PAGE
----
German Bundestag breach
German chancellor Angela Merkel inadvertently helped spread Trojan malware in the German Parliament (Bundestag), which is now facing a new wave of cyber-attacks, say local press reports.
After infection, the hackers supposedly used her computer to send phishing emails containing malware to other Bundestag members, claiming to be an invite to a conference.
However German blogger Alvar Freude points out that the email does not appear to come from Merkel's email account – but rather a Polish one.
Early estimates cited theft of data from up to 20,000 PCs but Bild claims that only 15 machines were targeted and five had data stolen from them. May's attack has been blamed on Russia, but Germany's domestic intelligence service head, Hans-Georg Maassen, only said that it may have been carried out by a “foreign intelligence service.”
A second attack is described as less professional and using a different Trojan. Swatbanker (the malware used) is a successor to Cridex, of Russian origin, and Swatbanker is believed the work of Russian hackers too.
Hundreds of wind turbines and solar systems vulnerable to attack
German security researcher Maxim Rupp discovered numerous security flaws with solar lighting systems and wind turbines which, if maliciously exploited by an attacker, could result in disrupting energy supplies.
Rupp recently reported numerous flaws in the web controls for the following systems, the XZERES 442SR Wind Turbine, the Sinapsi eSolar Light and the RLE Nova-Wind Turbine, with the ICS-CERT subsequently issuing public warnings on all three of these.
One of these flaws, a cross-site scripting (XSS) request forgery vulnerability affecting the XZERES turbine, could potentially be used by an attacker to change the administrator password for the web management interface, and then gain complete control of the turbine.
Assuming the mind-set of a black hat hacker, the researcher said he could then “change the wind vane correction, or change the network settings to access the web interface that would make it inaccessible. This can certainly be critical for the implementation of a successful attack.” The ICS-CERT has ranked this security issue as 10 of 10 on the standard Common Vulnerability Scoring System (CVSS), the organisation considers the flaw dangerous due to the ease of remote exploitation.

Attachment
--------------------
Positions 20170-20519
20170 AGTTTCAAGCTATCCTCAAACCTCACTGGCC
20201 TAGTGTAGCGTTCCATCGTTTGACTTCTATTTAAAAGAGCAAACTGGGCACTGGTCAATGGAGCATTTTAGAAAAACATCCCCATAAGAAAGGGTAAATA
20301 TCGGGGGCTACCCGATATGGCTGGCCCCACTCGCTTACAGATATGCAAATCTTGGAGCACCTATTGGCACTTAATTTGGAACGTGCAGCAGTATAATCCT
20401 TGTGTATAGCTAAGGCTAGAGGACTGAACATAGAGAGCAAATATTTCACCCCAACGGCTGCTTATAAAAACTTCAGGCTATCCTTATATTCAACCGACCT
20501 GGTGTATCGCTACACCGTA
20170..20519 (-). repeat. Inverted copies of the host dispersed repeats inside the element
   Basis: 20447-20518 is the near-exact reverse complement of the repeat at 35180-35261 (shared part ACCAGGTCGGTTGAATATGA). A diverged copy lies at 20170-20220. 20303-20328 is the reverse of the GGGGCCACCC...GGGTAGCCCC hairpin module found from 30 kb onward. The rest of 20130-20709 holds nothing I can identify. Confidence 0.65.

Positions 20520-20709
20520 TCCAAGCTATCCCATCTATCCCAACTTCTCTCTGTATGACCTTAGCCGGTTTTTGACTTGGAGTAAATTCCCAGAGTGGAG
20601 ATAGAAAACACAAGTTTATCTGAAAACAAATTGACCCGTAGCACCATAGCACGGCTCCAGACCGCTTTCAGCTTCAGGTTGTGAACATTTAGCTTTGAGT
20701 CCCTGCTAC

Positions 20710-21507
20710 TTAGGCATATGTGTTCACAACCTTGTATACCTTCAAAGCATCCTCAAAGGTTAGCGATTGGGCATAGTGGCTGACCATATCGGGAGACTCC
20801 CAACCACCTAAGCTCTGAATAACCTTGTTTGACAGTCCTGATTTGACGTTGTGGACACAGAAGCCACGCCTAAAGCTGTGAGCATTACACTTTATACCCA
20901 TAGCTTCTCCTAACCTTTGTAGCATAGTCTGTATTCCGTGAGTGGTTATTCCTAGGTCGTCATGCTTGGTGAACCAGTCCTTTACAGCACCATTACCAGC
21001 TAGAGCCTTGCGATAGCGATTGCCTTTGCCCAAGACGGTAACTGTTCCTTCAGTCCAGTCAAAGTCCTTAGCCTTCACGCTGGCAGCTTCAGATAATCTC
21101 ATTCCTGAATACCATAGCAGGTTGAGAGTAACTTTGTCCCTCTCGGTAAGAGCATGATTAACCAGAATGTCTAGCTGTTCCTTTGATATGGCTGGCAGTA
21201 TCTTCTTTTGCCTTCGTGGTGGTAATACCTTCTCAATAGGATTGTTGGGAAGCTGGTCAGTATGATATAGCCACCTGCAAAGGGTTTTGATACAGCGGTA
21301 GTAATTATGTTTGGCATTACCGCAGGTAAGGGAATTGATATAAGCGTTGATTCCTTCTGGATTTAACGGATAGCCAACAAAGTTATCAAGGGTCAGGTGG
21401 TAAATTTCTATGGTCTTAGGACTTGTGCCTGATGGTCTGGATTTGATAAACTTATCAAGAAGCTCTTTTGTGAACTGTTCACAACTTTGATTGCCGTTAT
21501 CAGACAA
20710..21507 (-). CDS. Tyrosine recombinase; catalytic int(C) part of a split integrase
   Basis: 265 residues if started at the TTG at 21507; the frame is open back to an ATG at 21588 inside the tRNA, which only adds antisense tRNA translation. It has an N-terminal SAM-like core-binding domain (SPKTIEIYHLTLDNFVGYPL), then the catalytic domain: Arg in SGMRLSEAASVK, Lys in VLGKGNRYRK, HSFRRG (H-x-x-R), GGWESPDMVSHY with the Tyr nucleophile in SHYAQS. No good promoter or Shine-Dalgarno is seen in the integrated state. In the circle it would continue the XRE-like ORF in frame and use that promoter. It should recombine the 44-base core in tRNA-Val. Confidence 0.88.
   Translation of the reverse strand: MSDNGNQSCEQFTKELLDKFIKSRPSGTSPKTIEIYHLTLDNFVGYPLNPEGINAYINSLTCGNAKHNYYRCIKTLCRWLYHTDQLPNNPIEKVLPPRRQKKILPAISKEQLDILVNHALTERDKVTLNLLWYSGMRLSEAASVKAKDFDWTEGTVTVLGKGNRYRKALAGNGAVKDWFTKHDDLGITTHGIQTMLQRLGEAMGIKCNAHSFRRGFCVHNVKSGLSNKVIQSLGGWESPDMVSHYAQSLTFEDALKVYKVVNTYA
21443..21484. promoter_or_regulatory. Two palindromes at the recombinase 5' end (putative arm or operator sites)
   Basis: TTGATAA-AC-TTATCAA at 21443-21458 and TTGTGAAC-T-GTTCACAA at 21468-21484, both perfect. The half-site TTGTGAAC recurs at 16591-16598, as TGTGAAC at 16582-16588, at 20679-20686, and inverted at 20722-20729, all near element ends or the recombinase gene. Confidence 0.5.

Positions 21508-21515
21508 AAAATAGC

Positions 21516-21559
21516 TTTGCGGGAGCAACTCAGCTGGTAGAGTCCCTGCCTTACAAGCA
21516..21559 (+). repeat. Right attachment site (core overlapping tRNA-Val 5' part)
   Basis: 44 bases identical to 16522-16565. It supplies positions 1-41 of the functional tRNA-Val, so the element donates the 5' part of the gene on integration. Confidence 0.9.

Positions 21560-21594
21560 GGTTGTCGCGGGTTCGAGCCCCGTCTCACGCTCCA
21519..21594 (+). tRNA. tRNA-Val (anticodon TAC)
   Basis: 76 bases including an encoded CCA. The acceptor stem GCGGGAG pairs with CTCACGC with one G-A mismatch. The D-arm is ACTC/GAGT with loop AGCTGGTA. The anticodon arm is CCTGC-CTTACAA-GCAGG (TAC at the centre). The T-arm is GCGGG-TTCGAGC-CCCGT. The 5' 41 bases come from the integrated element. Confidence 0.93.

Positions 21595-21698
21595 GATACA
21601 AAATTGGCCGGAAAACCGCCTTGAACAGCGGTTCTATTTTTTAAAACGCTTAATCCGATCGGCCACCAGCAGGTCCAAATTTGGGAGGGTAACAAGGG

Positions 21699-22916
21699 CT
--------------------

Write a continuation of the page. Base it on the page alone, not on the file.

Swiss Authorities investigate cyber-attack during nuclear talks
Swiss authorities searched a house in Geneva seizing computer equipment which may have been used in a possible cyber-attack on the nuclear negotiations between Iran and the major powers in the city, according to Switzerland's attorney general.
"On 12 May, 2015, a house search took place in Geneva and IT hardware as well as software was seized. The aim of the aforementioned house search was to seize respective information as well as the malware," said the Swiss attorney-general's office in Berne yesterday.
"It was of particular interest to investigate whether the malware infected the respective IT systems."
Austria is also investigating the case, which came to light after Kaspersky Lab said that a new variant of the Duqu computer virus had been used to hack into several companies, including Kaspersky Lab's own network. Furthermore, the virus – believed to be the work of the Israeli government (although it has already denied such claims), was also said to have been used to hack into three luxury hotels that hosted negotiations between Iran and six world powers.